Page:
“In the end," says Dr Dums, Porsche's business is “fulfilling dreams for our customers." Although electric cars are both smooth and nippy, some of those customers might miss the growl and thunder of a petrol-powered engine. If you do fancy a petrol-powered 911 in the future, e-fuels might allow Porsche to sell you one.
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© 2023, The Economist Newspaper Limited. All rights reserved. From The Economist, published under licence. The original content can be found on www.economist.com
Source: Live Mint
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Sebi’s refund to investors of 2 Sahara firms rises to ₹138 crore in 11 years
The markets regulator Securities and Exchange Board of India (Sebi) on Monday said it has refunded ₹138.07 crore to investors of two Sahara companies in 11 years.
While the amount deposited in specially-opened bank accounts for the repayment has increased to over ₹25,000 crore, the Sebi also said in its annual report.
After a Supreme Court order in August 2012, the two Sahara companies – Sahara India Real Estate Corporation Ltd (SIREL) and Sahara Housing Investment Corporation Ltd (SHICL) -- were ordered to return the money to nearly 3 crore investors along with interest.
The Sebi received 19,650 applications involving 53,687 accounts as on March 31, 2023 for the refund, it said.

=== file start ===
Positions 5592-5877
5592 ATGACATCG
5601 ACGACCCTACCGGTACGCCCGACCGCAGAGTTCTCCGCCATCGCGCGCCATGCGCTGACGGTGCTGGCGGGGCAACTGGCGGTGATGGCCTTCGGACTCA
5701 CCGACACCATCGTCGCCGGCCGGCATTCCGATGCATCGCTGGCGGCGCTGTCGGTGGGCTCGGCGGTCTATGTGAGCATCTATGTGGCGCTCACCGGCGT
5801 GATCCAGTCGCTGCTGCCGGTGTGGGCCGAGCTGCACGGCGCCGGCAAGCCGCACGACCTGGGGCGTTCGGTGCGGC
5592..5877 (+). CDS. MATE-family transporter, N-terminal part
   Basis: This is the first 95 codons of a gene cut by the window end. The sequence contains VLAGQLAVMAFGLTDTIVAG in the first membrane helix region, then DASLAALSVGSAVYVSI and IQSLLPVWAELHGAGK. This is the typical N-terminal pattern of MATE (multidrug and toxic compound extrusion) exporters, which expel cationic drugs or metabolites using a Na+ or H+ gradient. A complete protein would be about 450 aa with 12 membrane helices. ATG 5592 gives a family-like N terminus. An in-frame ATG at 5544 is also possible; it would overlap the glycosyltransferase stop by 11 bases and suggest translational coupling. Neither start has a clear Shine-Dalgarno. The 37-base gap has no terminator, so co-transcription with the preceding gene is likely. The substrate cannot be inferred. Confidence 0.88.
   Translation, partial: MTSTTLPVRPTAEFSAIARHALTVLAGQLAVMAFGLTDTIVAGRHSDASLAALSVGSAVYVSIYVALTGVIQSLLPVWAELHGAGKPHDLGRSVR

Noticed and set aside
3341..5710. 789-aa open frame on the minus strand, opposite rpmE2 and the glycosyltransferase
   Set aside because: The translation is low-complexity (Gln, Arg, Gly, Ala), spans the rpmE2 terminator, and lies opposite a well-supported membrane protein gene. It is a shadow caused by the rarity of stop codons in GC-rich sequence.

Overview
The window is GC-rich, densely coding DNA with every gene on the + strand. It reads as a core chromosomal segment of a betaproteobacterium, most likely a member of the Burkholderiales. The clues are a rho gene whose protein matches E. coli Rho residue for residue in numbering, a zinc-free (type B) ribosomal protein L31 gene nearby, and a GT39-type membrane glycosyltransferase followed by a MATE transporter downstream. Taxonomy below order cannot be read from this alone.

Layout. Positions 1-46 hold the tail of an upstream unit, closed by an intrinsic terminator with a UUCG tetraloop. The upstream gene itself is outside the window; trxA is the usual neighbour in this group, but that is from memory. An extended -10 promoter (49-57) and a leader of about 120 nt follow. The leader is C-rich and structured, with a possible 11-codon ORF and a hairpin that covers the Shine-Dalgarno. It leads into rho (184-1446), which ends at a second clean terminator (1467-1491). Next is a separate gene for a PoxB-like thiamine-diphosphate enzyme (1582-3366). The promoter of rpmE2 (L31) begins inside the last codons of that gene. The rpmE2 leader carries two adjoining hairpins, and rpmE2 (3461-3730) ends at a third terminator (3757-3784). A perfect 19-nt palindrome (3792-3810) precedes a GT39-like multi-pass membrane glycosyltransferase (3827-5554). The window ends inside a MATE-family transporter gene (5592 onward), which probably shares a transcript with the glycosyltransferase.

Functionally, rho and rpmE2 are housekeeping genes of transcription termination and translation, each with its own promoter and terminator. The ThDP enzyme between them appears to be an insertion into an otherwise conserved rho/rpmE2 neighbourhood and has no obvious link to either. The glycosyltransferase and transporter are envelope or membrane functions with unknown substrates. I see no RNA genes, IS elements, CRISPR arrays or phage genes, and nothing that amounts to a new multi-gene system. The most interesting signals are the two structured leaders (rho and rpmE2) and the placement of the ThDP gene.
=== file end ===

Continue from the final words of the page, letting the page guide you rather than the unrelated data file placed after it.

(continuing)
“Refunds have been made with respect to 17,526 applications involving 48,326 accounts for an aggregate amount of ₹138.07 crore including the interest amount of ₹67.98 crore," the Sebi said in its report.
According to the report, the total amount refunded by Sebi rose by just ₹7 lakh during the last fiscal year 2022-23, while the balance in Sebi-Sahara refund accounts rose by ₹1,087 crore.
As of March 31, 2023, a total amount of ₹15,646.68 crore has been recovered by the Sebi.
“This amount along with the accrued interest after due refunds to the eligible bondholders, was deposited in nationalised banks in terms of the judgment dated August 31, 2012 of the Supreme Court. As on March 31, 2023, the total amount deposited in nationalised banks is around ₹25,163 crore," Sebi said.
In 2011, the Sebi had ordered SIREL and SHICL to refund the money raised from investors through certain bonds known as Optionally Fully Convertible Bonds (OFCDs) after the regulator ruled that the funds were raised by the two Sahara firms in violation of its rules and regulations.
In July this year, the Union government started a process to refund ₹5,000 crore of depositors whose funds are struck in Sahara Group's four cooperative societies.
Source: Live Mint
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ONGC signs term contract with BPCL for sale of crude oil